Update - Introducing NER
I’ve now integrated the Stanford NER library; AWS S3 access; a Project Gutenburg cleaning function; and others.
As each sentence is processed to build the Markov chain, it is now passed through the Stanford NER (Named Entity Recognition) library. This attempts to identify every mention of any person, organisation or location. For each name, I store the ‘surface form’ (i.e. the name as it appears in the text) into a list in Redis, one for each of the three types. I then replace the surface form with a special token, such as ‘
Note that these are lists of surface forms, not sets, so that commonly used names appear more of then than rare names. Thus we can select a name at random and it will reflect some sensible underlying probability distribution. Eventually, the lists may get very long and I may need to revist this, and store the names as a frequency map of some kind.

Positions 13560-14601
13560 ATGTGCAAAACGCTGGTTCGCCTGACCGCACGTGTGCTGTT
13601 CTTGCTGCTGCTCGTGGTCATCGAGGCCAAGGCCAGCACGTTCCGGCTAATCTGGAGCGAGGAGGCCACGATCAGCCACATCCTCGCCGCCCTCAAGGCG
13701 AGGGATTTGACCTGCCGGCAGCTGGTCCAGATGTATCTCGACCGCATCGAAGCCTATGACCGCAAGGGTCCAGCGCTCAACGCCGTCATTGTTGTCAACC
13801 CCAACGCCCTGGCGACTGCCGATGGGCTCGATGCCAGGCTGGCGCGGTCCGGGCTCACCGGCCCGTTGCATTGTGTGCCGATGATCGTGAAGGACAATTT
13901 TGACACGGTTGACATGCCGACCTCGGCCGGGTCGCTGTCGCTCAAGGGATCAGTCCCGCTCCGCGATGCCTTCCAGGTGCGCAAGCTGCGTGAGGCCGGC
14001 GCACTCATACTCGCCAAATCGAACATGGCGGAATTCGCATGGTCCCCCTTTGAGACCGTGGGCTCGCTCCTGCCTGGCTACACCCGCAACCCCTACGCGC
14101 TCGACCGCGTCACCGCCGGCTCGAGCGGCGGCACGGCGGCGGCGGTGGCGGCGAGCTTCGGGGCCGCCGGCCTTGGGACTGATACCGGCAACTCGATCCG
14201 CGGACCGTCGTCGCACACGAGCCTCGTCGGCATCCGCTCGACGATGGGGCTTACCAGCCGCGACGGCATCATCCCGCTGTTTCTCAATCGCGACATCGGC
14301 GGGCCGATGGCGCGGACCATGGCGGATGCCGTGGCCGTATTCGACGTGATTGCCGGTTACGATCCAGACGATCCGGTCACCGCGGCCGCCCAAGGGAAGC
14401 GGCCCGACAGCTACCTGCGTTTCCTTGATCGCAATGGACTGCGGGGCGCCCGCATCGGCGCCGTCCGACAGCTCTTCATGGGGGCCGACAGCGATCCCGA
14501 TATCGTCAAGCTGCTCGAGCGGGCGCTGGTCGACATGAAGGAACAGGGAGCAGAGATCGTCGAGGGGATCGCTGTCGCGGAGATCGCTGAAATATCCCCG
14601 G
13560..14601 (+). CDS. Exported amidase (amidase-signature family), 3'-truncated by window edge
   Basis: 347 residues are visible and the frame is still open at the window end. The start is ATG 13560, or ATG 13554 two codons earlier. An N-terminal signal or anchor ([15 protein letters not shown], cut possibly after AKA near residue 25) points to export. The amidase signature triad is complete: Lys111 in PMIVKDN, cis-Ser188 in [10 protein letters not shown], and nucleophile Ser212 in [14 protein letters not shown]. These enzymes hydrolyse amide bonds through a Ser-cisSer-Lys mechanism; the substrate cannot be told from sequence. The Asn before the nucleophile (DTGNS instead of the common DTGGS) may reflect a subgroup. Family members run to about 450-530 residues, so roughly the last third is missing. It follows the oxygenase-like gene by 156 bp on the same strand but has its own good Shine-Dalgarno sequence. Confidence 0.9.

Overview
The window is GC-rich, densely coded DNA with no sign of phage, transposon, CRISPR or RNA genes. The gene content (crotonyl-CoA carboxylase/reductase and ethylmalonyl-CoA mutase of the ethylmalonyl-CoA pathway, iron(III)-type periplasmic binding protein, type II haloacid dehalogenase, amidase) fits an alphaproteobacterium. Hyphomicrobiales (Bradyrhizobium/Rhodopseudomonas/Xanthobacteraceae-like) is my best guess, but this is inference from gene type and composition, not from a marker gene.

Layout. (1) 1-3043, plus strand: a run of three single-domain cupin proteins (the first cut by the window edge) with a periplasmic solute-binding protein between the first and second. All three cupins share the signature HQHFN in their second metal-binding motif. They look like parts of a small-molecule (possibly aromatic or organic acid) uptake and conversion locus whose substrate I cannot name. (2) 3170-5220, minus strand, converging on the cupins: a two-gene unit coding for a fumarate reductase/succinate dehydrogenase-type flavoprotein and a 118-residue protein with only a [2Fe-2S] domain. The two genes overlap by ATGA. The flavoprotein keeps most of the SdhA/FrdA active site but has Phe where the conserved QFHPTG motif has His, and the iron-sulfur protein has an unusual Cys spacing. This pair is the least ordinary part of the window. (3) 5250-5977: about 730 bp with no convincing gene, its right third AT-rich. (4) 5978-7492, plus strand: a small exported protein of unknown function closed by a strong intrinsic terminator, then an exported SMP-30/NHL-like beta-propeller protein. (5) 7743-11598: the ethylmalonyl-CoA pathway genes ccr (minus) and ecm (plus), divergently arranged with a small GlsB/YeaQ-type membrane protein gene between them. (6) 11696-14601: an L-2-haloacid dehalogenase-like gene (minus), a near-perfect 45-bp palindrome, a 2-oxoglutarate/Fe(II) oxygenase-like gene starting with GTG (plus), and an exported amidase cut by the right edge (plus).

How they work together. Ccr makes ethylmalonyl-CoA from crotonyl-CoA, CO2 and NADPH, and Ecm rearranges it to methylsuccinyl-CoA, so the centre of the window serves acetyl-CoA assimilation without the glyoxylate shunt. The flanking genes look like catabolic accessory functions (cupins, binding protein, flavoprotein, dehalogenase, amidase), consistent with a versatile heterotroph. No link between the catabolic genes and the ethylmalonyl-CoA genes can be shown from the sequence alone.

Stanford’s NER library is pretty good but not perfect, so sometimes people are mistaken for places, leading to generated texts
Also, each text from Gutenburg is trimmed to remove headers/footers, and then stored in an S3 bucket. This is a) to help me learn more about AWS tooling, and b) so I can later run some heavy code on an AWS EC2 machine with the text already in situ.
Note to self: in ordinary writing, I’d say the spellings ‘organisation’ and ‘organization’ are equally acceptable. However, defining a variable with either as the name is a recipe for bugs, as I forget which one I’m using and get ‘unknown variable’ errors. So it’s usually just ‘org’! Or even ner_org = “ORGANIZATION”, so I only refer to the string itself once.